In a state where Democrats outnumber Republicans 2 to 1 and President Trump is deeply unpopular, it’s understandable why Hogan would want to avoid the association.
As he seeks to become the state’s first GOP governor to win re-election since 1954, Hogan has depicted himself as one of the nation’s few remaining moderates. He’s cut taxes and lowered tolls while committing billions to infrastructure projects such as the Purple Line. His independent reputation has made him popular with a substantial swath of Democratic-leaning voters, who find his calls to reject “the extremes of either political party” appealing. But reality tells a very different story. A look at Hogan’s record shows him to be fully at home in the modern GOP.
He has a history of vetoing legislation that is incompatible with the common perception of him as a moderate. Since taking office in 2015, he’s vetoed bills to restore voting rights to returning citizens; prohibit state colleges and universities from asking about applicants’ arrest or conviction records; remove criminal penalties for possession of marijuana paraphernalia; mandate a larger portion of electricity sold in Maryland to come from renewable sources; and require companies to offer paid sick leave. Several of these ideas have been embraced by prominent conservative leaders: Even the Koch Brothers, the billionaire benefactors of the Republican Party, support “banning the box” and granting felons the right to vote. On these issues, Hogan is to the right of them.
Yet Hogan’s clear pattern of opposing modest proposals to address some of our biggest problems, such as alleviating longstanding racial injustices and preventing the planet from overheating, has garnered little attention. There’s a reason for that. Every single one of those vetoes was subsequently overridden by the General Assembly.
For almost a century, Maryland Democrats have held a super-majority in Annapolis. Maintaining that firewall throughout the past four years has allowed them to surmount Hogan’s intransigence on key issues. But that firewall is at stake on Nov. 6.
The Democratic Party holds 33 seats in the 47-member Senate. The Maryland GOP has embarked on an effort to flip at least five seats in Senate districts that Hogan won handily in 2014, targeting six seats where Democrats won by an average of 8.6 points but Hogan won by an average of 30.4 points. Meanwhile, the Republican State Leadership Committee, an arm of the national Republican Party, injected $90,000 on mailers attacking 15 Democrats running for the House of Delegates. That infusion of cash came as Hogan leads his Democratic opponent, Ben Jealous, by double digits in recent polls.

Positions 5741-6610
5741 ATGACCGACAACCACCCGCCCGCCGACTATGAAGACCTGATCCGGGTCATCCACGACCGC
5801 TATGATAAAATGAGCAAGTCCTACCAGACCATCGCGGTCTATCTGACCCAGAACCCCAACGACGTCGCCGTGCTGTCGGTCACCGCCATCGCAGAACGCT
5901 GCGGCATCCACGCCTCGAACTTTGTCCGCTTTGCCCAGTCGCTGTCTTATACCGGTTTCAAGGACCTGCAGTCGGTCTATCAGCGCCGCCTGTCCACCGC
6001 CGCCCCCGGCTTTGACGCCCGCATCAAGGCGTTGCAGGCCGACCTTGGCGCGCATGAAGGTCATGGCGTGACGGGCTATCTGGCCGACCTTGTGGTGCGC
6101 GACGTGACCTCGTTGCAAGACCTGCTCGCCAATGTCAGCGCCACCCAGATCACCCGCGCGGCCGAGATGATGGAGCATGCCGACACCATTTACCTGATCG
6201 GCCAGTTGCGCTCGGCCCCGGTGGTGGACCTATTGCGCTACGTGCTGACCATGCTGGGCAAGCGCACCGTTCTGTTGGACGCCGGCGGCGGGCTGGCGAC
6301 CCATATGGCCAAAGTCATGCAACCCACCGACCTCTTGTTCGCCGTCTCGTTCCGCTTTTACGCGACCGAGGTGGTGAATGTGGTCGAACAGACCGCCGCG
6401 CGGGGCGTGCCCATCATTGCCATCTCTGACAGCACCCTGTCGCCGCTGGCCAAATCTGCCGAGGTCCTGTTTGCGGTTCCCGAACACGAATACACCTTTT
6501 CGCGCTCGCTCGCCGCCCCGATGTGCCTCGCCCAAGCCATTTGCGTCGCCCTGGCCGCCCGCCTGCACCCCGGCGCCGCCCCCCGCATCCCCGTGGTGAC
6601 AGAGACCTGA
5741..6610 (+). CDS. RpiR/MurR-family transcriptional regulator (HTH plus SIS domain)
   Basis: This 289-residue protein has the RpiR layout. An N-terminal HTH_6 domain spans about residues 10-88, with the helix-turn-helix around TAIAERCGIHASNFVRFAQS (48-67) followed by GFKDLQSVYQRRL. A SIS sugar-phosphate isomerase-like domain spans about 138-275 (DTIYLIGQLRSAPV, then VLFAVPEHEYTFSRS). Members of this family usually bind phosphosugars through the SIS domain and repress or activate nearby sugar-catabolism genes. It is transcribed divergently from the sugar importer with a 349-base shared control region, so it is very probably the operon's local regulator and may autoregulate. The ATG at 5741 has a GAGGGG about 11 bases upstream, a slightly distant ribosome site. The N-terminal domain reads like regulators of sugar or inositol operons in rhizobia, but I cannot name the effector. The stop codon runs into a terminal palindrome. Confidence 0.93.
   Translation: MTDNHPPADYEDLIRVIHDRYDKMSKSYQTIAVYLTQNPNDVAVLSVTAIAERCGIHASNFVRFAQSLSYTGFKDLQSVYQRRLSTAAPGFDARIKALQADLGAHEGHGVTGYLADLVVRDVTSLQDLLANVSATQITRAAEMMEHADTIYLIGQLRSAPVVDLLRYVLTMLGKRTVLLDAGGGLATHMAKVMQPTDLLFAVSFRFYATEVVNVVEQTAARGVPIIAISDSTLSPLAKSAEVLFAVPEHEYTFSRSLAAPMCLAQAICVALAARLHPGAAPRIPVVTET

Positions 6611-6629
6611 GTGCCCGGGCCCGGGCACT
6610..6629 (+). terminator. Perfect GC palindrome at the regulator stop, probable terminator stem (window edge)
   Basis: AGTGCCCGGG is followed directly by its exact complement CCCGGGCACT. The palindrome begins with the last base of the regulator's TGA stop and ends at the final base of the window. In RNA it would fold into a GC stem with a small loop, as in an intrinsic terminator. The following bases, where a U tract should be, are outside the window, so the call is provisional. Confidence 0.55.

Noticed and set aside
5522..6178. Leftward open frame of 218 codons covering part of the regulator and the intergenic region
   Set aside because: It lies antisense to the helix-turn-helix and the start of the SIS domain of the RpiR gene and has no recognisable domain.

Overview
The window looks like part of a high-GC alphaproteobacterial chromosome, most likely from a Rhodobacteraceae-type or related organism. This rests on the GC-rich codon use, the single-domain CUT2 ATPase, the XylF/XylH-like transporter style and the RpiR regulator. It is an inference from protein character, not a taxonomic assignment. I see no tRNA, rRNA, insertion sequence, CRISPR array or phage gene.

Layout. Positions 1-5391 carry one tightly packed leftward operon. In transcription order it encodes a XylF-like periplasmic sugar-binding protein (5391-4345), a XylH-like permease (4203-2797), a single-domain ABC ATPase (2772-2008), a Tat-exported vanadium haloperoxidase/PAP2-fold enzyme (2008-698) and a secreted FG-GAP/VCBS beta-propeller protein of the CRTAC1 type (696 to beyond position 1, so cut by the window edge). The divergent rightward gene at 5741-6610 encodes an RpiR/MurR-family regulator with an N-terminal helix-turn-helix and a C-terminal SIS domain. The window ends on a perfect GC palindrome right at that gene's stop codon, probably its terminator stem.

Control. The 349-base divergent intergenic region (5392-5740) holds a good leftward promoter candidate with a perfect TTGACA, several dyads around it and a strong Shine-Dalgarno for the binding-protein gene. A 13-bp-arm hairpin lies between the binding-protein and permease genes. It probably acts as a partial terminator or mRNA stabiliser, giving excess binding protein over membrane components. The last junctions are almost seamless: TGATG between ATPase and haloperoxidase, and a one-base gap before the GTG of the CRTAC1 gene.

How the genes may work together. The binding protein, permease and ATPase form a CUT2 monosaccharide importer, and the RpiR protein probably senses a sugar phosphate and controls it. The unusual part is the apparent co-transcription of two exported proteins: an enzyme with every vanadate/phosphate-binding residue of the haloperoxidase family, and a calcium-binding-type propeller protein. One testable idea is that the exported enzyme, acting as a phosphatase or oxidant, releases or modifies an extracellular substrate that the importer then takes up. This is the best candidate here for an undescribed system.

If Hogan wins re-election and Republicans break the Democrats’ veto-proof majority, Maryland voters will finally be exposed in full to Hogan’s partisan impulses. Liberated from the constraints of facing Maryland voters again, the term-limited governor would not only maintain his conservative impulses, but he also would likely amplify them. He’s already adopted standard Republican disenfranchisement tactics, such as trying to block the restoration of felons’ voting rights, an apparent attempt to thwart thousands of African Americans, who are disproportionately affected by felon disenfranchisement, from voting.
Hogan has also simply refused to sign other mildly progressive legislation. One bill he let pass without his signature required health insurers to grant lesbian couples equal access to fertility treatments, another allowed transgender Marylanders to change the gender on their birth certificates.
But Hogan’s first term as governor may be a prelude to something more insidious. As the second most popular governor in America, according to a Morning Consult in July, it’s hard to imagine he sees Annapolis as the conclusion of his political journey.
When Mitt Romney was governor of Massachusetts, he was, in many ways, the model of a popular GOP governor of a blue state: He supported abortion rights, passed the health-care law that became the prototype for Obamacare and maintained the image of an efficient, fiscally responsible executive. Once he decided to run for president, however, he became a far more of a conventional Republican, opposing abortion rights and the health-care model he once championed. Because Hogan has governed less moderately than Romney, he wouldn’t have to flip-flop on as many issues and thus would be less vulnerable as a national candidate.
Romney and Hogan have something else in common. In the 2016 election, both excoriated Trump. Romney gave a speech calling Trump a “phony” and a “fraud.” Hogan, who early on said he wouldn’t endorse Trump, wrote his own father’s name on the ballot. Once Trump won, they both became his enablers. Now running for an open Senate seat in Utah, Romney has said he would support the president’s priorities on Capitol Hill. Hogan has been more tactical, speaking of his “good relationship” with Trump but working assiduously to avoid either rhetorically embracing or rejecting his agenda.
Yet he has made clear where his loyalties lie. Even before Trump became president, Hogan was anti-refugee. In 2015, he wouldn’t allow displaced Syrians to resettle in Maryland. When Trump implemented his travel ban in 2017, Hogan refused to speak out against the measure. Even more tellingly, he wouldn’t allow Attorney General Brian Frosh to sue the administration over it. (The General Assembly later granted Frosh that authority.)
If given four more years in the Governor’s Mansion, Hogan would likely seek to solidify his conservative bona fides and make inroads with a Republican Party moving increasingly to the right. If the Democrats’ legislative standing is diminished, he will be free to carry out the reactionary policies he purports to transcend.
Hogan has already proved himself to be far more right-wing than he lets on. Once he wins reelection, he would finally start to acknowledge it.